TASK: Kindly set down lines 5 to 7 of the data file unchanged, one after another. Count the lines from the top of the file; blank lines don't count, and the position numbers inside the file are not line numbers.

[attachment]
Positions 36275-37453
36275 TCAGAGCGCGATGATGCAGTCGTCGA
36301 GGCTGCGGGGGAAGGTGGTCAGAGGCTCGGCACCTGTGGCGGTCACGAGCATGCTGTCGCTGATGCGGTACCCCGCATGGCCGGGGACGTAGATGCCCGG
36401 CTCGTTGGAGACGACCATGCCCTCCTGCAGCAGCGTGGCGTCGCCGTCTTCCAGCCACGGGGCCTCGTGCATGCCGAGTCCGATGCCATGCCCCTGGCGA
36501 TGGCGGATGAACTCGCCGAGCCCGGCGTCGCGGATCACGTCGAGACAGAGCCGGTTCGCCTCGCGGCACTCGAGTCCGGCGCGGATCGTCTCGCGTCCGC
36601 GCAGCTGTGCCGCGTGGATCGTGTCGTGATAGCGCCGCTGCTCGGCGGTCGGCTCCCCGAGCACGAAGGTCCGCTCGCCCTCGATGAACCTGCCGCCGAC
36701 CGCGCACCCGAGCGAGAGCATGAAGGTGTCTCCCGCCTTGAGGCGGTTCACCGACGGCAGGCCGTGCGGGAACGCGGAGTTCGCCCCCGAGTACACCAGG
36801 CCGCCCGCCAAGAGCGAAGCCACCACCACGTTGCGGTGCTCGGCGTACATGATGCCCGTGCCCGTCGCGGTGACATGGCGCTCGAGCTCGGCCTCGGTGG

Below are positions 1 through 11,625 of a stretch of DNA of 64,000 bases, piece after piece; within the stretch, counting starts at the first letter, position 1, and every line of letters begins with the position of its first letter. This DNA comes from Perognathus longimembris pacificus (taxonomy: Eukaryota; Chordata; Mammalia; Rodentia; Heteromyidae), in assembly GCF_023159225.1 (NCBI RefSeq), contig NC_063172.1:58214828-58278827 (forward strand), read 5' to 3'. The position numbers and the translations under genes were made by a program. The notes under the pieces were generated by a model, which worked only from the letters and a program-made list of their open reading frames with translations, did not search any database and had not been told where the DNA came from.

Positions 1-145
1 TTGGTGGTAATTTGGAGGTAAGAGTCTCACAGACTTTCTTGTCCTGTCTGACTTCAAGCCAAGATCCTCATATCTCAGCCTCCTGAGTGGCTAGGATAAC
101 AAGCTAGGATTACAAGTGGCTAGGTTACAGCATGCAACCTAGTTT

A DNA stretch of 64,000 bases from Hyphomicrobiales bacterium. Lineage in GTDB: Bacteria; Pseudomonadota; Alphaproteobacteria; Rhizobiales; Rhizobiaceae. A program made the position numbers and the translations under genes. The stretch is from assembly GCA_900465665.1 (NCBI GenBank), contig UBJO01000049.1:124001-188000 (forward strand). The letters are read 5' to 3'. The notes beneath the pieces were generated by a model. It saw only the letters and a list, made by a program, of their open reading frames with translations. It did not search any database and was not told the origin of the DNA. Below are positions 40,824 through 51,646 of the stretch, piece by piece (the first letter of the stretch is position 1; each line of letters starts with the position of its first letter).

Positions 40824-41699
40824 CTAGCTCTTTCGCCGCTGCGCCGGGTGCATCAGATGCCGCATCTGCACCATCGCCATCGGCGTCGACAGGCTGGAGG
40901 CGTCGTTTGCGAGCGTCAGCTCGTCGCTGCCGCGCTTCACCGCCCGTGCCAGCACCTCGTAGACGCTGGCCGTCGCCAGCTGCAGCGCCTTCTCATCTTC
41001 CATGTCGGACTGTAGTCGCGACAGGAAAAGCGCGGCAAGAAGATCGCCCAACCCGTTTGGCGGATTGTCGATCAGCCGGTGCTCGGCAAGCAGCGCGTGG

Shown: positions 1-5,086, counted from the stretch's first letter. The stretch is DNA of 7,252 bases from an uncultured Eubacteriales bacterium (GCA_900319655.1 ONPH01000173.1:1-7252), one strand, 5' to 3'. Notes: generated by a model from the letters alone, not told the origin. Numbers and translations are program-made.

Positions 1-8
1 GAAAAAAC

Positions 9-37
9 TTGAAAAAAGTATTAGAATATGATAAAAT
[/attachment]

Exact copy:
36501 TGGCGGATGAACTCGCCGAGCCCGGCGTCGCGGATCACGTCGAGACAGAGCCGGTTCGCCTCGCGGCACTCGAGTCCGGCGCGGATCGTCTCGCGTCCGC
36601 GCAGCTGTGCCGCGTGGATCGTGTCGTGATAGCGCCGCTGCTCGGCGGTCGGCTCCCCGAGCACGAAGGTCCGCTCGCCCTCGATGAACCTGCCGCCGAC
36701 CGCGCACCCGAGCGAGAGCATGAAGGTGTCTCCCGCCTTGAGGCGGTTCACCGACGGCAGGCCGTGCGGGAACGCGGAGTTCGCCCCCGAGTACACCAGG